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'Morning Edition' welcomes Michel Martin to the host team

LEILA FADEL, HOST:

Starting Monday, this program has a new co-host. Rachel Martin has stepped into a new role here, and Michel Martin comes here to MORNING EDITION.

STEVE INSKEEP, HOST:

Longtime NPR listeners know Michel's voice. She's been with this network since 2006. She launched the program Tell Me More and then, for the past eight years, hosted All Things Considered on the weekends, meaning she's been my companion in the car as I drive my kids around.

FADEL: Michel started her career at The Washington Post, also reported for The Wall Street Journal and ABC News before coming to NPR. But the bullet points on our colleague's resume, they really don't measure her impact here. She mentors younger staff. She presses to find new stories. She speaks to and reflects new audiences. And finally, her career has advanced to the point where she gets to work the worst hours in journalism.

INSKEEP: Way to go. At a staff meeting the other day, Michel told us she wanted to shake herself up.

MICHEL MARTIN, BYLINE: Look; it's time for a new adventure. I think it's - I think our work, fundamentally, is about what is happening in the world. And I think that if we kind of fall into patterns, then how are we really open to what is really happening in the world? So I just think that, you know, when you have the opportunity to do something new, you should do it. And I also feel, frankly, to set an example. I mean, how am I going to tell our younger, less experienced colleagues to be brave and do something hard if we're not willing to do something hard and be brave?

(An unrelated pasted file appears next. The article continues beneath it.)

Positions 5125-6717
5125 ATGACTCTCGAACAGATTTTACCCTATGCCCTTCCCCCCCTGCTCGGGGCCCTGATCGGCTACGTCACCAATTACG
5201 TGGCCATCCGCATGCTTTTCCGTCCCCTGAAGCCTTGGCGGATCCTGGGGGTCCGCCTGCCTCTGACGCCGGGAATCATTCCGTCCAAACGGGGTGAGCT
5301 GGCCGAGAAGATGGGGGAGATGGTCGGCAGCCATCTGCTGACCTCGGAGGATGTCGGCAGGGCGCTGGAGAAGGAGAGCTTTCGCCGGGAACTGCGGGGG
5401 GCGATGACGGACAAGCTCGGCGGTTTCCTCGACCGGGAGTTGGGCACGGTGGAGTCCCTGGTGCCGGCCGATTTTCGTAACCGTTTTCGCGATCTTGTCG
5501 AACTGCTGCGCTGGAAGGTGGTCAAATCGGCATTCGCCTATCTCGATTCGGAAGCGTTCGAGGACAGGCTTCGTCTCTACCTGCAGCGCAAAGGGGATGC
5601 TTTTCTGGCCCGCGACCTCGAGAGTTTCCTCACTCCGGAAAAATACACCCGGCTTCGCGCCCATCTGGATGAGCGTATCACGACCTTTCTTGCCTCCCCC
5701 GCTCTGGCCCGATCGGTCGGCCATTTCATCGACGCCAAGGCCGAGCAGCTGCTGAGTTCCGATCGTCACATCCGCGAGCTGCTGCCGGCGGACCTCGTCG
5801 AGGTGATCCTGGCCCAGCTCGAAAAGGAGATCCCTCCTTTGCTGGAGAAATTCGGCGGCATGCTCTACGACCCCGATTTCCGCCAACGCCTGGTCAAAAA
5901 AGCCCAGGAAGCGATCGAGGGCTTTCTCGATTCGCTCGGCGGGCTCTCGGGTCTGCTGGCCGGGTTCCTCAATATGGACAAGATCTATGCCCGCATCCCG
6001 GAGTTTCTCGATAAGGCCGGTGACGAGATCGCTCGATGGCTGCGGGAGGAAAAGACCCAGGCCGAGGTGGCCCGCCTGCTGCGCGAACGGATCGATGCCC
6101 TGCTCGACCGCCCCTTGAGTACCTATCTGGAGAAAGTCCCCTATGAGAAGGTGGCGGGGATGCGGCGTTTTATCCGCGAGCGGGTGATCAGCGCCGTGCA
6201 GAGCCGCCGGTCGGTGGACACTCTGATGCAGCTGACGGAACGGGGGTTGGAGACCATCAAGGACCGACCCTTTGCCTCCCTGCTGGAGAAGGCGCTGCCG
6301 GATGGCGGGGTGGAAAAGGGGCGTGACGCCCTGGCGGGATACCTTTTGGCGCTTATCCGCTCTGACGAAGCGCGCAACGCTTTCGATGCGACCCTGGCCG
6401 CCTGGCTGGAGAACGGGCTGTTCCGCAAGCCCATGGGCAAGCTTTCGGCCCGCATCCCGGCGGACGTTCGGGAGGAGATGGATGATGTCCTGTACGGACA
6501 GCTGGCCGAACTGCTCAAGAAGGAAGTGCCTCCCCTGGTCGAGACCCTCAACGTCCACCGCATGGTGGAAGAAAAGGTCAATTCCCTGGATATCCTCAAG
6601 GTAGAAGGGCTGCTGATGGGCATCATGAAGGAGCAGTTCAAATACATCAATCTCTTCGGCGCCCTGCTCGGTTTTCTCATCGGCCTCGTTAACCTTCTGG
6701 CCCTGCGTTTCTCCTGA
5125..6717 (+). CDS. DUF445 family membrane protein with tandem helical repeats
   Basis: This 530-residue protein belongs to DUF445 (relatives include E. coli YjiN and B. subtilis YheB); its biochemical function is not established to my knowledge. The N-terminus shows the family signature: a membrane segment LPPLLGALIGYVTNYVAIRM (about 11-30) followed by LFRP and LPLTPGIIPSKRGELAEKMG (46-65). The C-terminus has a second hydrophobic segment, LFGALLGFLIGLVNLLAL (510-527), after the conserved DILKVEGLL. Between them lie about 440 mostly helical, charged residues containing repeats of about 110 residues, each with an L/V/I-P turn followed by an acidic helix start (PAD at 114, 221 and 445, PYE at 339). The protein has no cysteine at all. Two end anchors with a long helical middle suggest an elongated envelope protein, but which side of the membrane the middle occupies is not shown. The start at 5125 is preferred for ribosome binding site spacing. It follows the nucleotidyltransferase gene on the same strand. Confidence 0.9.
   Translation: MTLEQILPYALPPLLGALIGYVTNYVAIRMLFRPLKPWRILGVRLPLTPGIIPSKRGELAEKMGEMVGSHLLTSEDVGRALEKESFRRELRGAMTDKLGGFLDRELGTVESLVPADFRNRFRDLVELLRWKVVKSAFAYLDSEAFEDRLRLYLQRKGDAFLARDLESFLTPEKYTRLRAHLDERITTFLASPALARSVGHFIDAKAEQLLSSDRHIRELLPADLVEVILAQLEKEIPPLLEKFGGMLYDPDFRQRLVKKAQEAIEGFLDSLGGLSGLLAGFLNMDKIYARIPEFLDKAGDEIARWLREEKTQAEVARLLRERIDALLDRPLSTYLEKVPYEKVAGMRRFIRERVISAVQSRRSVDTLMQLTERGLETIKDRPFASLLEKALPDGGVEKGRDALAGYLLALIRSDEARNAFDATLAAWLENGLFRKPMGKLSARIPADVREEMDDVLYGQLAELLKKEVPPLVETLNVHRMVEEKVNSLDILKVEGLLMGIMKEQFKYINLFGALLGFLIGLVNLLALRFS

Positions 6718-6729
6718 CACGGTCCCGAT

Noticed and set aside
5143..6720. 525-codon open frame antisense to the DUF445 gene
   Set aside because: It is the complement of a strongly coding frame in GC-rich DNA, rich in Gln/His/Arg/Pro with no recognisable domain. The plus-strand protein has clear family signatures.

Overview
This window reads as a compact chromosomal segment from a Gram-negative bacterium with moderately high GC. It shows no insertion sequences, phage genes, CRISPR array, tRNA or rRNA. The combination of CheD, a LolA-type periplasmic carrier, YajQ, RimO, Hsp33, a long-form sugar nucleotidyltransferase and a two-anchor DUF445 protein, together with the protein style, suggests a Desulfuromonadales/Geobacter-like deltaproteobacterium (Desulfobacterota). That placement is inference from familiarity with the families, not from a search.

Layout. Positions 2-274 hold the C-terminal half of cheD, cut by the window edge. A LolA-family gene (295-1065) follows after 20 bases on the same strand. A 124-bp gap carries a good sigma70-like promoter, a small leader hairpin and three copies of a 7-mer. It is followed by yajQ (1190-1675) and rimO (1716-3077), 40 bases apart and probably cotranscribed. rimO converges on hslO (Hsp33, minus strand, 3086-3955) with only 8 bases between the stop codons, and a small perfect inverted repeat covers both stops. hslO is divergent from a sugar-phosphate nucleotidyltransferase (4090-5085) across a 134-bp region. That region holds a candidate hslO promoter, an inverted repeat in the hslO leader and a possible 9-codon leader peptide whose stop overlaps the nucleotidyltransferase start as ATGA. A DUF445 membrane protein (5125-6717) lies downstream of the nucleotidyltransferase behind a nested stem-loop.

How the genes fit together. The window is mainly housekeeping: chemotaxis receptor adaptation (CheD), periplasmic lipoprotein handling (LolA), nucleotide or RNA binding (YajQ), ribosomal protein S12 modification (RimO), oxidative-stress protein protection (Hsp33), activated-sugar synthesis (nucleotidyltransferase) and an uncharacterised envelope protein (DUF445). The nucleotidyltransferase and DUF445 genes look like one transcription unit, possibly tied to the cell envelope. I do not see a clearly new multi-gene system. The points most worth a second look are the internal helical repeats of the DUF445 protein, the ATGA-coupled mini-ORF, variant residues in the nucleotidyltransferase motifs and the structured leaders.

FADEL: Looking at all that you've done, what is it about public radio that keeps you a part of it for all these years?

MARTIN: Well, first of all, I think it's the intimacy, and it's the reach.

FADEL: Yeah.

MARTIN: I mean, our colleagues are all over the world. We're all over the world. But it's very intimate, you know? We're literally in your ear. One of my - a really distinguished radio host deejay in the Washington, D.C., area gave me some really good advice when I came into radio. He said - you know, he'd also worked in television. He said, you know what? Television is to the room; radio is to one person.

INSKEEP: Yeah.

MARTIN: That's why you'll never hear me say, you guys, you all, everybody out there. He's - no, I'm talking to one person. And really, at the end of it, that's what this is. No matter how many people are actually out there, we're really talking to one person. And there's just something about that - the intimacy of the relationship that feels really powerful. So one of the things that I really appreciate about public media, public radio in particular, is that we are everywhere. But we're also with you. And we are with you in the times when you really need us to be with you. I mean, there are times of great sorrow. We are with you. In times of great joy, you know, we are with you. And there's just something really profound about that.

FADEL: Speaking of being a crier, that got me a little emotional.

INSKEEP: Yeah.

FADEL: In times of great sorrow and in times of great joy. The GOAT, the legend, joins us Monday on MORNING EDITION as our co-host.

MARTIN: No pressure at all, Leila.

FADEL: Just a little bit.

INSKEEP: Get some rest this weekend.

MARTIN: (Laughter) Thank you both.

(SOUNDBITE OF FATB AND S N U G AND NUVER'S "DEW DROPS") Transcript provided by NPR, Copyright NPR.